KDP Select free day promo, round 2: Is it worth a second go-around?

This is a post by Novel Publicity President, Melissa Storm

When an author signs up for KDP Select, she is given 5 free day slots to do with what she will. She can ignore them completely, run them all together, or split them up. I ran my first 2 free days for Farsighted in early February and had smashing results. But I still had 3 days left.

I’ve talked to several authors who’ve had good results with their first free day promo and then say, “Yeah, that was it for me. I’m not going to do it again.” I think something about giving away their product for free feels dirty. Maybe they want to end on the high of a successful first promotion and don’t want to sully it with a mediocre follow-up. Maybe too few people are blogging about what happens on subsequent runs.

One of my author friends jumped on me in the early AM of the day after my second free period. “So,” he asked. “How was it? How many downloads? How did it compare to the first time, etc, etc? OMG, you have to tell me everything!” Okay, so he didn’t say “OMG,” but he was excited and wanted to know. Might as well write out my answer in a blog post, I thought. And that’s what this is. So…

The big question is:  Should I use all my free days even if my first run is extremely successful?

The answer is a resounding YES!!!

Let’s say you had upward of 10,000 free downloads the first go-around (like I did). Are you afraid that no one is left who might be interested? Why? Not everyone stalks Amazon every single day and now you have some excellent word-of-mouth buzz from people who snagged a copy during your first promotion.

The Hunger Games has been in the top 100 in the Kindle Store (and really the top 3) for 679 days and counting. Do you know how many daily downloads it takes to be at #1? Um, thousands. Yet, The Hunger Games and its 2 sequels stand strong with no sign of falling anytime soon. True, none of us are Suzanne Collins, but the point is:  there’s an ever-expanding book-buying audience out there. Don’t ever think you’ve reached saturation—especially so early in the game.

The next question you might ask is:  How can I make my second free day(s) a success?

In my first article on the topic, I claimed that “targeted advertising is the key to success” and then gave you a list of resources (that article’s here). Guess what? That’s the honest-to-goodness truth, and now that I’ve gone twice, I know it better than ever. I wanted to test my hypothesis even though I was already quite sure of its accuracy.

The ONLY things I did to promote my free day on March 21 are as follows:  Pixel of Ink (score!), Kindle Nation Daily free book highlighter, 2 Facebook posts, 1 Google+ post. That’s it! One of my friends was shocked to see I didn’t share a single tweet about my freebie. I also didn’t mention it in my blog post despite having an incredibly popular article up that day. I relied entirely on advertising, and it worked.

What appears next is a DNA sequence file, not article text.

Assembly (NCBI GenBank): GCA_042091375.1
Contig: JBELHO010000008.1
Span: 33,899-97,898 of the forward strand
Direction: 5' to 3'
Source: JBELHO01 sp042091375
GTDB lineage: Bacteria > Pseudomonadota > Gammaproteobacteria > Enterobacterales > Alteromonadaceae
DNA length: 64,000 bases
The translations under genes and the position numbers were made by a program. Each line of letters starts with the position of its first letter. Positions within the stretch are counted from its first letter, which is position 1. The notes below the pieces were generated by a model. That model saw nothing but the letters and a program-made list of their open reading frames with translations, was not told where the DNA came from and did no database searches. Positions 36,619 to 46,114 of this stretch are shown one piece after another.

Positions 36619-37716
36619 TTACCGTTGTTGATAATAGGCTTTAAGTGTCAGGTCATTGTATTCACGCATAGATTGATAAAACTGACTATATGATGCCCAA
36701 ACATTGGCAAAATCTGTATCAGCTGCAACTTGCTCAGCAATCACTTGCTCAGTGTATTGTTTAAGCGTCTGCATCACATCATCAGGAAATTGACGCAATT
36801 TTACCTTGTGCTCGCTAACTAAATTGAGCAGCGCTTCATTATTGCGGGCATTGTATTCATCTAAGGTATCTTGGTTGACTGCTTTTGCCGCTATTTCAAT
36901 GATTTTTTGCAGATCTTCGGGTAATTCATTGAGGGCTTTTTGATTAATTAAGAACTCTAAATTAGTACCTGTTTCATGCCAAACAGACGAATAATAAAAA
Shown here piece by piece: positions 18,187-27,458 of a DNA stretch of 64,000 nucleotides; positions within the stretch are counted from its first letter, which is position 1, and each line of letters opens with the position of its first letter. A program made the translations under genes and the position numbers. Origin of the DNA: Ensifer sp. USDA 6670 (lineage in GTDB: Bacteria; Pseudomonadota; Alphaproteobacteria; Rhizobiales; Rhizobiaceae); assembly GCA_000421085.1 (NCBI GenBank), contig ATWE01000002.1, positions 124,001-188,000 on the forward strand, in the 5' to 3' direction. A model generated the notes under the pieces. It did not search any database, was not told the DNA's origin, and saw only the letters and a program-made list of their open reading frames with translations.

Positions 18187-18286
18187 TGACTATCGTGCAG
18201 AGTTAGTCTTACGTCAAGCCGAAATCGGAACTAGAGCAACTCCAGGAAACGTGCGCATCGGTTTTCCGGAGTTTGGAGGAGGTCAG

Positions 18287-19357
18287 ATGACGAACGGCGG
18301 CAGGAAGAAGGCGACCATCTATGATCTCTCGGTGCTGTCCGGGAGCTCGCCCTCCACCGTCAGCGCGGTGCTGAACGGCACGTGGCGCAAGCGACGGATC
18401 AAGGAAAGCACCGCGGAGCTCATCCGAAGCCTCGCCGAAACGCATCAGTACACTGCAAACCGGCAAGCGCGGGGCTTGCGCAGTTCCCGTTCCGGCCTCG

Now you ask:  What were your results like the second go-around?

Farsighted peaked at #20 in the free Kindle store. Last time it peaked at #18, but, remember, last time the promo ran for 2 days. This time it was only 1 day. My downloads in the US were 65% of what they were last time. Again, remember, this was only 1 day as compared to 2—so I actually did better on a standardized scale. I still had a sales bump. It lasted about a week and is on the downfall now.

The big difference, and I don’t know whether this is common or specific to me, came with the international downloads. Apparently, I did really well in the UK and DE Kindle stores during my first promotion. I didn’t realize how well until I talked to others and saw their jaws drop when I told them the numbers! During my first free promo, I peaked at #35 in the Amazon UK store. This time around I peaked at #202. My sales bump in the UK post-first freebie promo was steady for over a month (way better than the surge in US sales)! This time around, my UK downloads were only 14% of what they were last time. My German sales were 7%. I didn’t have any downloads in IT, ES, or FR the second time, and I did the first time.

Also, last time I got somewhere in the neighborhood of 8-10 new reviews right after my free promo. They were split between negative and positive. This time I’ve only received a few, but they’ve all been positive. I have released an extended edition, which might have something to do with that. Or, it’s a fluke. Or, I’m homing in on my target audience even with the thousands of downloads. I have no idea but thought I’d share.

Now a question for you:  Have you done more than one free period? How did the subsequent runs compare to the initial promo? Were your experiences like mine?

For the record, I plan to do another free promo in about a month to use up my last 2 days. I haven’t decided whether I’ll re-enroll Farsighted in KDP Select, but I am definitely considering it!


Emlyn Chand, President of Novel PublicityAbout this post's author:

Melissa Storm was born with a fountain pen grasped firmly in her left hand (true story). Novel Publicity’s mascot is a sun conure, thanks to her obsession with birds–and she gets to decide anyway since she is the company’s founder and president. Her first novel, Farsighted, won the prestigious Writer’s Digest Self-Published Novel of the Year award in 2012 for the YA category. She now writes most of her fiction under her real name, Melissa Storm. Learn more or connect with her her author website:  www.melstorm.com or via Goodreads, Facebook, Twitter, or LinkedIn.

Doug Fiedor

Thanks for the information. I’ve been reading about that program off and on but don’t yet know how to get started.

In my case, I have a series of novels and was waiting until I get the fourth posted on Kindle. My practice novel, of course, was the first. So I plan to go over that again and clean it up some — as well as probably add a couple more chapters to it. That done, I’ll offer it free a couple times to call attention to the others.